When I studied for my pilot's license, I learned that any instrument, any measure in isolation, can be misleading....
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Flight airspeed alone, for example, doesn't indicate whether you're heading for your goal -- or a dive. You need context -- other instruments and an understanding of what these measures are saying -- to know.
So, how about measures of customer experience? Consider a contact center industry darling: first-call resolution (FCR) (also termed first contact resolution). Higher is better, right? It depends. I've seen too many cases where organizations with high FCR rates (e.g., in the 95% to 100% range) are resolving calls they shouldn't be handling in the first place. Here are some common scenarios that artificially drive up FCR scores:
- Problems with automation. The center handles contacts that could be automated. Handling many interactions that could be serviced through interactive voice response, Web-based services or mobile apps suggests that the call center doesn't have such systems or that they are present but difficult to use or operate poorly. Customers may also not be aware of these options or may be loath to use them. If contact center agents are handling calls that other call centers are handling through automated software, FCR percentages may be higher, but overall contact center efficiency is not.
- Communication with customers is unclear. When promotional pieces, product documentation, and other types of customer communication are unclear or incomplete, the contact center gets more work. These calls are usually straightforward -- "Yes, I apologize for the confusion and I can help you with that …" -- but they drive up costs and consume precious resources, even as they boost FCR. Ditto products and services that have glitches that lead to customer contacts. We get lots of practice playing cleanup for issues that should be resolved at a deeper level.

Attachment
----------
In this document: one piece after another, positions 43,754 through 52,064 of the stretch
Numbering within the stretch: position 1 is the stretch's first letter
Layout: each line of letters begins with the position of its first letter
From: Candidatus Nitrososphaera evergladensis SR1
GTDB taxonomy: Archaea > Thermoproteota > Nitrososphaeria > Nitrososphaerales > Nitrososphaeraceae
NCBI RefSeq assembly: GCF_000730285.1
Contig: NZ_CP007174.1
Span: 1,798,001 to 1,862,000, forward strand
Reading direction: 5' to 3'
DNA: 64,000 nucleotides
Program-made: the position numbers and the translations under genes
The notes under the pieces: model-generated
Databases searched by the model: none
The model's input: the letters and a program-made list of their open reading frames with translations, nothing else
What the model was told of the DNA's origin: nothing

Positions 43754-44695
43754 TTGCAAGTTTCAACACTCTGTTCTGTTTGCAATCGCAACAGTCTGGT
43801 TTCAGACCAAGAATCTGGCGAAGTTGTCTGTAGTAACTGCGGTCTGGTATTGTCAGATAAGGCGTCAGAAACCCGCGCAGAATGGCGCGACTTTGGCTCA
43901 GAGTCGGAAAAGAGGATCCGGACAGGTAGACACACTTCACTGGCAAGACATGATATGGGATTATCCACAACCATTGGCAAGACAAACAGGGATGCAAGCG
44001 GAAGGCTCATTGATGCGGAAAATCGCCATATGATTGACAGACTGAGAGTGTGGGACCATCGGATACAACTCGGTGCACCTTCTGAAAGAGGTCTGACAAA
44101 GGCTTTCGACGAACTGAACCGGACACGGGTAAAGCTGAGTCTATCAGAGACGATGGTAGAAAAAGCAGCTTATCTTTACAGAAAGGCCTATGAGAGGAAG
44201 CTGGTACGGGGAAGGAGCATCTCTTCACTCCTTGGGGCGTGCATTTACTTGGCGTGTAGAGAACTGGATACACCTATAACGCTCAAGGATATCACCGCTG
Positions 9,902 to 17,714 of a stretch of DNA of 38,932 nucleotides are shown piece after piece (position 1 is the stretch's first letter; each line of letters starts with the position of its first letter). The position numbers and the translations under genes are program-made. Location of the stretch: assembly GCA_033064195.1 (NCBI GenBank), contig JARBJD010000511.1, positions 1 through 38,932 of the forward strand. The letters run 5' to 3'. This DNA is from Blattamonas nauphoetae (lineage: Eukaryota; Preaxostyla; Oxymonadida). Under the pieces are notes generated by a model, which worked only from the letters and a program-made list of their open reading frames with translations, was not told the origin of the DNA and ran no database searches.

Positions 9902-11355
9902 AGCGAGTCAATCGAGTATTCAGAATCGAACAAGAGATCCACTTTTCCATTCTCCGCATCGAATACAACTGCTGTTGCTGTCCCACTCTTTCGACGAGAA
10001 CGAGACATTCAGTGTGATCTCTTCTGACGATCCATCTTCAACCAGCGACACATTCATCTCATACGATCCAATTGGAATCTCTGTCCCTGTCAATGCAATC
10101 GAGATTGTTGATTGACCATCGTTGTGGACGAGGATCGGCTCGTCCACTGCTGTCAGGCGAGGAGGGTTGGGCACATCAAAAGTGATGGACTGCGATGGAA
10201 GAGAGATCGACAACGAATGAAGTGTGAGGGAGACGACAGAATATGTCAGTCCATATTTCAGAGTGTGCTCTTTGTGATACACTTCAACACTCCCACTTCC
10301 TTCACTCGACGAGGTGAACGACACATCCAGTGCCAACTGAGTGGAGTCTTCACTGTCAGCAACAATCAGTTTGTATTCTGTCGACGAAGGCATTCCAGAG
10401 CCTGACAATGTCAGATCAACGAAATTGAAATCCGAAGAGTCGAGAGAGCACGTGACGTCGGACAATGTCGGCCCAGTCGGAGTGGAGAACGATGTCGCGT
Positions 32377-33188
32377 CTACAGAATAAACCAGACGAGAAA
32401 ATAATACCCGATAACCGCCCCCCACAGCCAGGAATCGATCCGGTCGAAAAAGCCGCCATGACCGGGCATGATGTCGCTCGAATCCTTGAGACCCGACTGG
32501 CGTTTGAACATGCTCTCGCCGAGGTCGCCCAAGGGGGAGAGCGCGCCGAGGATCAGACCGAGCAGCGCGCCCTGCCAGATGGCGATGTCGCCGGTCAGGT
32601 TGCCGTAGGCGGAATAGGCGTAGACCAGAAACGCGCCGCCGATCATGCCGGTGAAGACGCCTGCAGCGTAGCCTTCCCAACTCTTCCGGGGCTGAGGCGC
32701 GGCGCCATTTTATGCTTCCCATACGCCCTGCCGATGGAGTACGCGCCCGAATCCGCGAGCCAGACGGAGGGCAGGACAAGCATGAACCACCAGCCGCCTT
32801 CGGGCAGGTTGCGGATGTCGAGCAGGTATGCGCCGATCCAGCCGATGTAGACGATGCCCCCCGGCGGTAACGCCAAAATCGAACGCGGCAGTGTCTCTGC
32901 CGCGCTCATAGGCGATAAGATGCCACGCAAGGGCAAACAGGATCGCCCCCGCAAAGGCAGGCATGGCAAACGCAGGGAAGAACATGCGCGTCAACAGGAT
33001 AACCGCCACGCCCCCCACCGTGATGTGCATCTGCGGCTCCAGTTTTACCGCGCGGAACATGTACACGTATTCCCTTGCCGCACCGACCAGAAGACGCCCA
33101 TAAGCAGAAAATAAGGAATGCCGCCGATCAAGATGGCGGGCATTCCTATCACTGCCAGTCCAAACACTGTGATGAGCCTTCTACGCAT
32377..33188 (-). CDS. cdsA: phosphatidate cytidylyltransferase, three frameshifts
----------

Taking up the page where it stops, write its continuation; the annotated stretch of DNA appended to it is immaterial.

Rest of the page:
First-call resolution is just one example. Virtually any measure, when viewed in isolation, can be misleading. Consider service level. I once discovered a large utility that employed two people in workforce management just to monitor incoming traffic. If service levels began to slip, they would (with a few clicks) take blocks of queued calls that had already waited beyond the service-level threshold and put them into a holding pattern, allowing customers just entering the system to go directly to agents. As the queue settled down and service levels improved, they would release the calls from the holding pattern and allow them to reach agents (if they hadn't already been abandoned). In this way, they could literally control their service-level reports (the percent of calls answered within X seconds). This is an extreme example, but there are plenty of other ways to manipulate the level of customer service effectiveness.
How about customer satisfaction (customer loyalty, Net Promoter Scores and so on)? Yep, we'd have to know more. Consider the extreme: Giving your customers ski vacations for $5 inconveniences would earn you some great PR but probably break the bank. But there are plenty of other examples. When we take samples, whom we sample or whether customer satisfaction reflects the cost of heroic efforts necessitated by poor product or service design are all important questions in determining customer service effectiveness.
Now, low-scoring metrics are not a good thing either. But the point is that we need to know more about what these measures are telling us: We need to know if we're achieving customer service effectiveness. Having a good understanding of our most important goals -- e.g., sustainable customer loyalty, market share, profitability, true cost effectiveness -- is the context required to make sense of it all.
Back to the cockpit: You sacrifice some speed as you climb or turn, and that's OK, as long as you know where you're going and are making adjustments that get you there in the most effective manner.
Keep your eyes on the prize: Customer service effectiveness is what truly matters.
About the author:
Brad Cleveland is a speaker and consultant who has worked throughout the U.S. and in more than 60 countries for American Express, Apple, USAA and others. He is the author of eight books and publishes the popular (free) newsletter, The Edge of Service. Cleveland was one of two initial partners in the International Customer Management Institute, or ICMI, where now serves in an advisory role. He can be reached at firstname.lastname@example.org.
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